From Adagio to Furioso

Hard to believe that a week or so ago there was an outbreak of “Indian Summer” in Shetland.  The whole islands discussed the phenomenon and its consequences: People smiling on “da street”. A little summer with all its rich tonality – pastorale – rural bliss – interspersed with allegro and scherzo – the lifting of spirits – gardeners gardening, fish jumping, cats mousing – flowers flowering – island inhabitants unusually cheerful.

Indian summer

I believe that in all other localities of the temperate world the appassionato of summer is gradually replaced by the armonioso and tenerazza of autumn – forests flare into colour, porcini break through the earth, grapes ripen on vines.  But not here. We go from damp, drizzly, tepid adagio straight to furioso – in one harsh step. Fierce westerlies have assaulted the garden for days and toppled the colchicums, discreet support notwithstanding. The trees flanking the drive are all but bare, their remaining leaves curled into ragged cones. The Norwegian briars in the same locations have decided to hold on to theirs, and have thus been instantly transformed into something resembling those dry flower arrangements one still encounters all year round in certain pubs or coffee shops – frilly silver foliage and quaint red hips.

Enkianthus campanulatus

What hasn’t been torn off, curled or frilled has been sand or rather salt blasted. The west of the garden looks thrashed. Shelter that seemed not only adequate, but decidedly luxurious, from spring to summer, has vanished over night, leaving bare stems and branches for the wind to whistle through.

There’s nothing for it but to plant some more, but not immediately, as I’m not only about to jump ship but have also grown too tender and cowardly with advancing years to expose myself to the certain risk of contracting pneumonia out there.

Hydrangea 'Phantom'

Earlier this year the “Falkofie” planting was established at the bottom of our drive; an assortment of tall and less tall shrubs that had languished in their pots for years and were extremely root-bound as a result. I didn’t hold out much hope for them, but didn’t want to dampen the enthusiasm of Falko and Sofie (our German volunteers the planting is named after) who worked unbelievably hard to hack their way through thick, matted turf, dug planting pits, removed a whole Matterhorn of rocks and carted down countless towering wheelbarrow loads of horse manure to be used as a nutritious mulch.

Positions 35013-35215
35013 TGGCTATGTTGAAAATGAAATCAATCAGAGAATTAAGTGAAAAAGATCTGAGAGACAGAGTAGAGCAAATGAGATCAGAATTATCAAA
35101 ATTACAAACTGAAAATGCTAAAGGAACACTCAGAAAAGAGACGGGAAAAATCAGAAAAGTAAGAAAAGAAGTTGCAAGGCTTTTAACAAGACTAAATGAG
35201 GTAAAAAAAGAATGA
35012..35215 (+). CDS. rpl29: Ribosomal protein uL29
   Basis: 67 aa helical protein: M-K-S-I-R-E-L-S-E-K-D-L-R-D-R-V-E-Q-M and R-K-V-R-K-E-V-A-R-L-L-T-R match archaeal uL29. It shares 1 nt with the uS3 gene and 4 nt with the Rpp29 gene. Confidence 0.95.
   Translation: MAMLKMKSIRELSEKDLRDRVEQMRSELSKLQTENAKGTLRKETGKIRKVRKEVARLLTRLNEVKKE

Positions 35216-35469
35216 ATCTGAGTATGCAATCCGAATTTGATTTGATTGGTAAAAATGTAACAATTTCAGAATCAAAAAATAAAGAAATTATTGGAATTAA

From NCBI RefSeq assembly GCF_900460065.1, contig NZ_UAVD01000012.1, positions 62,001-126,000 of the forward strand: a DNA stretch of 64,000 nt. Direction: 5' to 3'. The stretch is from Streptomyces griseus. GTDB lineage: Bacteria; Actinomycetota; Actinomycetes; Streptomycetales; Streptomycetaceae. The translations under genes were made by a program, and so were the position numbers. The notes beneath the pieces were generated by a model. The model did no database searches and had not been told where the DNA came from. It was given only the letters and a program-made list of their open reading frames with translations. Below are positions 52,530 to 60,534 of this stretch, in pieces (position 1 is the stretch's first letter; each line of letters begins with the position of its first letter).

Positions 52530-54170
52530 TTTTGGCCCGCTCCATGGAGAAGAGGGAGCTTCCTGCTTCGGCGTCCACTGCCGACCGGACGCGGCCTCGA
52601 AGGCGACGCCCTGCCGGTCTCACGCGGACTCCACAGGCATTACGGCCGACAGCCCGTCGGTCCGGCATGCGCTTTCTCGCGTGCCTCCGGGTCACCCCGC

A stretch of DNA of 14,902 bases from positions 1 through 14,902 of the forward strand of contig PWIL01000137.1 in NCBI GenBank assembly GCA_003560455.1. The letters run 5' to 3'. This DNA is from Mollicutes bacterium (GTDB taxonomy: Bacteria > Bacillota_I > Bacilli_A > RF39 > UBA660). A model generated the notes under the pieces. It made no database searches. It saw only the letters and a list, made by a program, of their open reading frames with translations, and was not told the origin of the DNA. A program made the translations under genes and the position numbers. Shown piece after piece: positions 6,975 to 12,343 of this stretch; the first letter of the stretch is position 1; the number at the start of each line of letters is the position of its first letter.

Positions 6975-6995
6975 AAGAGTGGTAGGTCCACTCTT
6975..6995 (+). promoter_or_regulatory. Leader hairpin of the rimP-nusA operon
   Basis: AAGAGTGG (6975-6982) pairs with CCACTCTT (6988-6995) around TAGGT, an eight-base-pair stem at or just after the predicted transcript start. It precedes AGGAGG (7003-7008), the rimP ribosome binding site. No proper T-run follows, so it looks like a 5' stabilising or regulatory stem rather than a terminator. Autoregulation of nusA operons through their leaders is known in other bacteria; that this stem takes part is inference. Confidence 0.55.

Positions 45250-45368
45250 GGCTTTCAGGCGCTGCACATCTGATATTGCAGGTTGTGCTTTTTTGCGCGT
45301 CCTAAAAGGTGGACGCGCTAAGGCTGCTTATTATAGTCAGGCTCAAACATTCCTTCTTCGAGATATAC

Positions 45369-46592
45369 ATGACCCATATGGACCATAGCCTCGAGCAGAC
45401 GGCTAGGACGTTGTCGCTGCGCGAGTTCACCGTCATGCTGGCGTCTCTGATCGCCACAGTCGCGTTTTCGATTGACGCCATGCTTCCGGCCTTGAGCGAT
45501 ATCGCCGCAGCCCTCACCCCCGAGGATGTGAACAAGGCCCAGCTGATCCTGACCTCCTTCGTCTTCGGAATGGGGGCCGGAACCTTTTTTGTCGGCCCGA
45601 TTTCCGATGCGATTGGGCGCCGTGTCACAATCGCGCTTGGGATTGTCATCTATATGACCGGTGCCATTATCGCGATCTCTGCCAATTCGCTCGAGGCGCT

Given the cold, damp summer, I was convinced that July (a freezing cold month even by Shetland standards) was far too late to get them established well enough to survive their first winter in a very exposed location.

foliar arrangement

How very wrong I was. Three months on, thirty-nine shrubs (no. 40 didn’t make it), are not only settled in, but have also put on considerable growth as well as produced a sprinkling of out of season flowers.

None were blown out of the ground by the gales as feared, and none had rocked loose. The weigelas and flowering currants have shed their leaves early, the potentillas look a little burnt, but the evergreens, hebes, escallonias and olearias look good all considering, while several gorse bushes (Ulex europaeus ‘Irish Double’) are as fresh as the proverbial daisy.

Leycesteria formosa

Brief sunny spells have lured me out into the garden’s most sheltered regions where proper autumn is in progress. The tempest has left a charming, seasonal foliar arrangement on my door mat. Glossy, honey-coloured fungi  are sprouting on the lawn, Hydrangea petiolaris has changed from green to luminous yellow, and some of my ladies in waiting look charmingly seasonal. There is an especially pretty pair just outside my front door: Hydrangea paniculata ‘Phantom’ graced with fresh, pale green blossom, and Enkianthus campanulatus in deepest October crimson. Both should have been planted out years ago, but judging by the “Falkofie” success, I have no worries.


The Back Yard has also yielded a few delights. One of the many Leycesteria formosa seedlings that escaped the spade this spring has produced handsome strings of maroon fruit, and there’s some striking autumn colour at ground level courtesy of I don’t know what. Perhaps a small rheum? (Why is it that plants I’m familiar with have labels and those that puzzle me do not?)

The wind has dropped from furioso to agitato with the odd crescendo thrown in for good measure, but I’m hoping for sotto voce for my forthcoming sea voyage.

Hydrangea petiolaris

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